Vanderbilt Law Review

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This Symposium commemorates the publication of Karl Llewellyn's assault on the canons of statutory interpretation. This Article seeks to situate Llewellyn's view of statutory interpretation within the ongoing debate between advocates of practical reason and formalism.

Many critics of practical reason question its compatibility with the rule of law. If we cannot precisely describe the operation of practical reason, can we have any confidence in its ability to guide judicial decisions? Or, on the contrary, does formalism provide a greater degree of democratic accountability, certainty, stability, and predictability than practical reason? These questions are the primary concern of this Article.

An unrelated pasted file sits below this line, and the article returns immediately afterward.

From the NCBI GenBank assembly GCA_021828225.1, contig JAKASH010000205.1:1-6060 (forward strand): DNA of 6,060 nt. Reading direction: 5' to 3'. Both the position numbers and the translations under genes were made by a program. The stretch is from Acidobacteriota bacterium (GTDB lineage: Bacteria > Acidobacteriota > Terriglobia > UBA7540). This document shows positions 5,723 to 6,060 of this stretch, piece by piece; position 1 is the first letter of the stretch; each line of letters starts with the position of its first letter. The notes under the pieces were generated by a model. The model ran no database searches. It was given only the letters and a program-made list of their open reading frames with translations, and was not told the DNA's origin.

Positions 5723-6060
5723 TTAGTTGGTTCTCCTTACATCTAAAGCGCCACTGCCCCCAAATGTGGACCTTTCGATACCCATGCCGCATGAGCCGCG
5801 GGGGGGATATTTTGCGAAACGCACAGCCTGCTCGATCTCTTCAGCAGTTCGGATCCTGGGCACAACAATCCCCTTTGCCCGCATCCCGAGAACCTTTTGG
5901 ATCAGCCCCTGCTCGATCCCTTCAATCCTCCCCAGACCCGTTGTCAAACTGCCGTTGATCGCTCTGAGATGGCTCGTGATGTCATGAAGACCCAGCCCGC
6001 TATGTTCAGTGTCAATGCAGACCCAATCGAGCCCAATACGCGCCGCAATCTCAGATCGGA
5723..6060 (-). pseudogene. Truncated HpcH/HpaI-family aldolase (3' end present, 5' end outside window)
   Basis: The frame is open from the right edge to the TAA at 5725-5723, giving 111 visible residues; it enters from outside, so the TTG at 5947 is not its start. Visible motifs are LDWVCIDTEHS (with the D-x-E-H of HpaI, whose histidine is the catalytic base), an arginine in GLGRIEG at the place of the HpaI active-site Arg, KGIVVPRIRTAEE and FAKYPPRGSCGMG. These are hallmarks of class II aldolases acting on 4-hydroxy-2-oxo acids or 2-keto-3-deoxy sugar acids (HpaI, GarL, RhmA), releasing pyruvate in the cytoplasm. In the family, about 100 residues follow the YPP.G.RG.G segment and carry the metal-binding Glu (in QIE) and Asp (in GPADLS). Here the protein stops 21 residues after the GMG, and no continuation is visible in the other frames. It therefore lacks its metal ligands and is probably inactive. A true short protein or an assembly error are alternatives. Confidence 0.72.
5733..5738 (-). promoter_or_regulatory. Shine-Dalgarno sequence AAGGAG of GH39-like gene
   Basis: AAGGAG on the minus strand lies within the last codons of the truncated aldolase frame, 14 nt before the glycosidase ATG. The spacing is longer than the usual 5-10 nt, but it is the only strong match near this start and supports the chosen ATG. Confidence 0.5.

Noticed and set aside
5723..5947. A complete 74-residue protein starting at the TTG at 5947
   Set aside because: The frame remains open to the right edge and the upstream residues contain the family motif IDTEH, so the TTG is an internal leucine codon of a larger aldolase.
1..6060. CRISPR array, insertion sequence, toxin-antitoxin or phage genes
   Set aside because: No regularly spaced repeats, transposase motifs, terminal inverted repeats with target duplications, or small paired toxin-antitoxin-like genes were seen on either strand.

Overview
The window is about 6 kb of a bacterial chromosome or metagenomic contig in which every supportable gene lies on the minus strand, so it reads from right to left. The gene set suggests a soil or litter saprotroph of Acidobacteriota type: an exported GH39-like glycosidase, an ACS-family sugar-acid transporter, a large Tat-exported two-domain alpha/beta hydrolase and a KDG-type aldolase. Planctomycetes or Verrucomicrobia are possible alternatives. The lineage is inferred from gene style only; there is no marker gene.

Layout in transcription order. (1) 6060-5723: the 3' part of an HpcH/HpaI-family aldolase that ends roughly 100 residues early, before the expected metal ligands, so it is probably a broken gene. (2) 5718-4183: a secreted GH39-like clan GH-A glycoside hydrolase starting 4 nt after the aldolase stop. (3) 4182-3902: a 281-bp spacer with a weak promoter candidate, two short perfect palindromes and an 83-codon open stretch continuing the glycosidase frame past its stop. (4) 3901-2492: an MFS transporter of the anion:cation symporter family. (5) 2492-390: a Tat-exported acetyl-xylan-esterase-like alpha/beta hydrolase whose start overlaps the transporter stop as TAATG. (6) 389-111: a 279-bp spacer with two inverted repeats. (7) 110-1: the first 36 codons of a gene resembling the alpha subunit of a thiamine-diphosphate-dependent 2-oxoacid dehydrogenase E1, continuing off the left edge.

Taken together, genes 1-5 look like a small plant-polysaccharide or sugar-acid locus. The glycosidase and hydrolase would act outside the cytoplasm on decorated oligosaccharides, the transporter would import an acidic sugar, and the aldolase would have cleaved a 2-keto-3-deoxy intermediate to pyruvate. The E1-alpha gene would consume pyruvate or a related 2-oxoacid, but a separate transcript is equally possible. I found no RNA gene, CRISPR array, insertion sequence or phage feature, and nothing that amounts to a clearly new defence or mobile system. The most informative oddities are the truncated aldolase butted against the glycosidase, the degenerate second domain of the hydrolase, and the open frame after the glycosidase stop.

Part I lays the groundwork by describing Llewellyn's views and their relationship to current writing on practical reason. It then sketches the formalist counterattack against practical reason. Formalists argue that a jurisprudence of rules-to be interpreted primarily according to their "plain meaning"-provides legal certainty, predict- ability, and objectivity.' Part II critiques formalist interpretation, arguing that formalism cannot deliver on its promise to provide greater implementation of these important "rule of law" virtues. Formalist methods of statutory interpretation neither eliminate the need for practical reason nor ease communication between legislatures and citizens. Thus, formalist methods cannot achieve the formalists' own normative goals. Part II then turns to the criticism that practical reason is incoherent, subjective, and unpredictable-an "appeal to an unverifiable and even unknowable faculty." Cognitive psychologists have shown, however, that experts rely on a variety of cognitive skills (such as Llewellyn's "situation sense") to solve problems rather than simply executing a battery of formal rules. We have confidence in the operation of these cognitive skills in other contexts, and they are presumably also reliable enough to provide legal predictability and stability.

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